Whoever could have imagined that a blind lad would one day occupy the highest educational seat in the land? David Blunkett, whether you agree or disagree with his policies, must be a truly shining example to all youngsters with some form of handicap. Last week, Blunkett turned up at the launch of a new and exciting book whose foreword he, as Secretary of State for Education and Employment, has penned.
The aptly named Breaking Down Barriers by Jane Owen Hutchinson, Karen Atkinson and Jenny Orpwood (Stanley Thornes, pounds 20) deals with access to further and higher education for visually impaired students. All three authors are with the Royal National Institute for the Blind's excellent physiotherapy resource centre at the University of East London. Although some 195,000 further and higher education students have some form of learning disability, only 7,000 are visually handicapped - out of a total of 4.5 million students. Considering so few are affected, one might expect supposedly intelligent academics to be more sensitive to their needs.
David Blunkett said he wished this practical guide had been available before he went to Sheffield University, so that staff and students could have learned how to be more helpful and less patronising. But even the most sensitive of teachers can't always win. Jane Owen Hutchinson told the story of the physiotherapy lecturer who, knowing it was useless to point to a humerus bone for blind students to "see", took the actual bone and put it into the hands of a blind student. The student's guide dog thought this was a juicy gift and readily grabbed it.
Following on from the above, I know David Blunkett hated his time at the School for the Blind at Sheffield, but surely his grudge can't extend to all special schools. So what on earth is going on in the London borough of Lambeth? It plans to close not one, but three special schools that have become widely known as centres of excellence and, regardless of the hue and cry of desperate parents, wants to disperse the children to mainstream schools. The doomed schools are Thurlow Park (physical difficulties), Clapham Park (visually-impaired), and Grove House (hearing-impaired).
Thurlow Park decided to go grant-maintained under the Tories. Ah-ha! Not only have Messrs Blair and Blunkett done away with the assisted places scheme but, from April 1, G-M schools will once again become the responsibility of local authorities. How many schools can look forward to a vengeful axe? But I have heard even worse . Grove House is about to be Ofstedded. Why inspect a school already earmarked for closure?
Now you Ssees it
Another merger has been agreed within the University of London. Following the get together of Imperial College and Wye College, which I reported a few weeks ago, it is now the turn of University College London (UCL) and the small but great School of Slavonic and East European Studies (SSEES), founded just after the start of the First World War. While there has been a general decline in university applications this year, SSEES has recorded a most encouraging increase in the number of students eager to enter its portals. No wonder there's no plan to change its name or its location. With nearly 400 undergraduates and 200 postgraduates being taught by 70 academics, its international reputation is too good, and demand too high.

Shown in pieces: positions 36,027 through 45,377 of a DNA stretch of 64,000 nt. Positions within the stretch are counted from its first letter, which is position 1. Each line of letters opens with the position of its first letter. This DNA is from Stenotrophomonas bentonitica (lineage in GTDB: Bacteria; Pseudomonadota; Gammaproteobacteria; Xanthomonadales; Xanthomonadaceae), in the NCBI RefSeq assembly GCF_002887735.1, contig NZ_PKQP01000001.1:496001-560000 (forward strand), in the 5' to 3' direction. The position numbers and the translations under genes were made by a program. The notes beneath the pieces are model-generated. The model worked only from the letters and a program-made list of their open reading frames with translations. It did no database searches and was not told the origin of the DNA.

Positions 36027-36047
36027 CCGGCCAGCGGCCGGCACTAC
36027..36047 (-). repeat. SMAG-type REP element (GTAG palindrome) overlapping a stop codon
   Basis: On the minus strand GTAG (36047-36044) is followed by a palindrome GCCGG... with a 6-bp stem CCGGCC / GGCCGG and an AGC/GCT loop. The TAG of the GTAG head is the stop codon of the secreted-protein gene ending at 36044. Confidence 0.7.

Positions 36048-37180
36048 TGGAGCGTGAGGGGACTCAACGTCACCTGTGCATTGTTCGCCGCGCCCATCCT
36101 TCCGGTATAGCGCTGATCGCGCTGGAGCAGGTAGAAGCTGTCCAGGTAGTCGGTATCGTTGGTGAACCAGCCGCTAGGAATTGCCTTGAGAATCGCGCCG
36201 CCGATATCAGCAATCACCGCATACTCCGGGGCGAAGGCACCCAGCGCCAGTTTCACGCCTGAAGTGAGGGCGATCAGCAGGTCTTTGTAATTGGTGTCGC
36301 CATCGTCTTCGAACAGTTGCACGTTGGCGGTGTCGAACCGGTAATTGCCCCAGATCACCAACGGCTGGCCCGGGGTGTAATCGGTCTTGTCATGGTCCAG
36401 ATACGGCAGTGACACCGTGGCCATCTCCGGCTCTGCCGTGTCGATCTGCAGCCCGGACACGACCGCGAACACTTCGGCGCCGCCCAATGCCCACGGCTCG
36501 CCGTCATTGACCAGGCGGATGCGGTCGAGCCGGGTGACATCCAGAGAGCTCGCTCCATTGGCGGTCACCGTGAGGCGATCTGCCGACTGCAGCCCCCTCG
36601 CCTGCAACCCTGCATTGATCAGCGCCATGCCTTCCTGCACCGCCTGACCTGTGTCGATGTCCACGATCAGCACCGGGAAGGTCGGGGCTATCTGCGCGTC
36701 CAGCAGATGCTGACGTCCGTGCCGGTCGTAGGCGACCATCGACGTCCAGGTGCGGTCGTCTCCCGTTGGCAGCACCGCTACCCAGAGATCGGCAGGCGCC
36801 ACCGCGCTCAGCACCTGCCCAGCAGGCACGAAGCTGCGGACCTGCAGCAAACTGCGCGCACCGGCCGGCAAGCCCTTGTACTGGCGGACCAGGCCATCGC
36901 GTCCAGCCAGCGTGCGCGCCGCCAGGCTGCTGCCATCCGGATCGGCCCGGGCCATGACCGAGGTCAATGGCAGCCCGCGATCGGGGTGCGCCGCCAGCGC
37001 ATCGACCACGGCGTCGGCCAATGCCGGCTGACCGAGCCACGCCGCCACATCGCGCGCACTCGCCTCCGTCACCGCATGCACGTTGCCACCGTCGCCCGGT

It is good to see that the Royal Family sometimes shares the common folk's concerns for educational standards. Take the Duke of Edinburgh, for instance. During a recent visit to commemorate the 150th anniversary of London Guildhall University, of which HRH happens to be patron (yes, an ex-poly - I bet that surprises some of you), he spoke frankly of his anxieties over the GCSE league tables. "It's discouraging to see something like 13 of the bottom 30 are London boroughs. What worries me is how blooms are going to survive if the roots are not all that healthy."
Did you know that it could cost you pounds 20, even double, simply to look at the University of Greenwich? No, I bet you didn't and nor did I until I decided to drive to that tourist-saturated borough on a wintry Sunday to see how far the university had progressed with its new campus - part of the magnificent Royal Naval College. It looked good, so I decided to walk along the Thames path to the great Thames Barrier. Just past the ugly Dome, the public path, which once stretched to the Barrier, ended abruptly, erased by the Millennium diggers. Surely an offence. When I returned to my car, parked in a remarkably quiet street far from the madding crowds on that Sunday afternoon, a pounds 20 fine had been slapped to the windscreen - doubled to pounds 40 if not paid within a fortnight. Methinks Greenwich, never the friendliest of boroughs, has become over-greedy. Just because it is home of the Meridian and that wretched Millennium Dome, its councillors believe they can ride roughshod over us all.
Schools, colleges and universities will be getting ready for 12 March - Red Nose Day. Last year, more than 60 per cent of the nation's schools took part in this great fundraising event. To help youngsters see where their money is going, education experts from major charities have designed The Best Lesson Plans in the World - Ever. The pack's six plans, providing up to 24 actual lessons with a national curriculum key skills checklist, deal with homelessness, worldwide poverty, disability issues, refugees and children's rights. The plans are suitable for all ability levels across key stages 2 & 3. It's free and teachers should contact Comic Relief on 0171-436 1122 (Fax:0171-436 1541). I chuckled to hear the name of the person in charge of Comic Relief's Press Office: Louise Tickle.Reuse content